MoMA's expansion and director draw critics
From The New York Times
Glenn D. Lowry, who will soon begin his 20th year running the Museum of Modern Art, has a longstanding practice of taking time each week to visit artists’ studios. Which is why he could be found one recent morning along the Gowanus Canal in Brooklyn, watching the glass-blowing sculptor Josiah McElheny and assistants fashion a vessel from molten lumps, a process almost Elizabethan in its rituals. “It’s one of the most amazing things I’ve ever seen,” Lowry said. “It’s balletic, the way they move and work together.” During his ambitious tenure at the museum’s helm, Lowry has choreographed a highly complex ballet of his own, one that has not always gone as smoothly.More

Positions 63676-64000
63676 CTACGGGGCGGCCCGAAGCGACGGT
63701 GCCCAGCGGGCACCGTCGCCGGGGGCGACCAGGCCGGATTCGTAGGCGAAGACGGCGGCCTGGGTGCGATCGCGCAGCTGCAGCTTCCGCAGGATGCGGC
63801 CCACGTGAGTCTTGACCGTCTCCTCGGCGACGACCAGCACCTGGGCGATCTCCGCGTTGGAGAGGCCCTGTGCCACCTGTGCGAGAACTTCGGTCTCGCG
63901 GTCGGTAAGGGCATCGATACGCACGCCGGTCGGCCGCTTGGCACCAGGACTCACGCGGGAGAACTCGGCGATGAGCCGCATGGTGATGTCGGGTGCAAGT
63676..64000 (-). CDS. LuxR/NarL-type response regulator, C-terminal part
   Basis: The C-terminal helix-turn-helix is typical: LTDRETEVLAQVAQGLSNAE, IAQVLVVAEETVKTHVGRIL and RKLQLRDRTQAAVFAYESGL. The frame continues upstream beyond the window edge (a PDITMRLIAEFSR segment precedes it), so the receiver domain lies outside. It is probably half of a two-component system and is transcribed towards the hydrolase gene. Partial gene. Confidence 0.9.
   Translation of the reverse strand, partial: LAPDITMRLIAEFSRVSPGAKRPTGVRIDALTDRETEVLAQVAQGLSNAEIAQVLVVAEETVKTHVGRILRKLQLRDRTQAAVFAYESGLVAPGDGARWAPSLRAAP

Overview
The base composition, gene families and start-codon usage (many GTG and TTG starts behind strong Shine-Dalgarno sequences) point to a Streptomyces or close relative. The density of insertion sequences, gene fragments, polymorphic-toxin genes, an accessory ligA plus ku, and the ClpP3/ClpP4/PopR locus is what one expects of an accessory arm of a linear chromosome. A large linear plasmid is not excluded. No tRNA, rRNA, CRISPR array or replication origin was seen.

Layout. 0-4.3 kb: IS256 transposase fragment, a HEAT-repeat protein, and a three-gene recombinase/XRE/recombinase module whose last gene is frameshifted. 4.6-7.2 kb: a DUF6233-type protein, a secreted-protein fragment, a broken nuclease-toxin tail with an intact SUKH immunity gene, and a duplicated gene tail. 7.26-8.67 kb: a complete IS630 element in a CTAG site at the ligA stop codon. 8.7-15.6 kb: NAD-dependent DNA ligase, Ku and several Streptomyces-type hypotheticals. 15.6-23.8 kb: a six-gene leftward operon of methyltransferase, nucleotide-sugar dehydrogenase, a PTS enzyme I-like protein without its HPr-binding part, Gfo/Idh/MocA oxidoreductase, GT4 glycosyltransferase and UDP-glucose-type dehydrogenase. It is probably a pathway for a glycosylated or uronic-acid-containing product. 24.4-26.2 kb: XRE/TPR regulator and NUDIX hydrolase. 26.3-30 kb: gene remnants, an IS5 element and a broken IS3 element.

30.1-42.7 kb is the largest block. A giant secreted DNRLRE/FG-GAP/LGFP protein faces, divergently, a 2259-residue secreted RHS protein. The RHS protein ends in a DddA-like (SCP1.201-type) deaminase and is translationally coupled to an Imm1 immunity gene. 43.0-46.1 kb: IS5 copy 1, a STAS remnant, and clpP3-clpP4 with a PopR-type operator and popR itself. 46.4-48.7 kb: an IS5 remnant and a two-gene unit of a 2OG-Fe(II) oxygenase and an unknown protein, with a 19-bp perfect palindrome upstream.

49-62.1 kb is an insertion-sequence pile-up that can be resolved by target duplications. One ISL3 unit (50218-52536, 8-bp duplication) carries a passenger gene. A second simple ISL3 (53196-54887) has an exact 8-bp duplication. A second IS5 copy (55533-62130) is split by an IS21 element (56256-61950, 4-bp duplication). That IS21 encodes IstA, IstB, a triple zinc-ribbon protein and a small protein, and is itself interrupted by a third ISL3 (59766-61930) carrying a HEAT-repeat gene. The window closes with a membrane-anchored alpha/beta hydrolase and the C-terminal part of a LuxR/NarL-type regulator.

MADD refuses court-ordered donation from Rhode Island mother
From Providence Journal
The North Kingstown police reached a deal to drop a charge that a local mother violated the state’s social-host law by allowing teenagers to drink at her daughter’s 16th birthday party in exchange for her contributing $5,000 to Mothers Against Drunk Driving. But MADD, whose mission is to stop drunken driving and prevent underage drinking, wants nothing to do with the money, according to Gabrielle Abbate, executive director of MADD in Rhode Island. The organization will not accept the contribution.More

Gates' nonprofit 'InBloom' to close
From The New York Times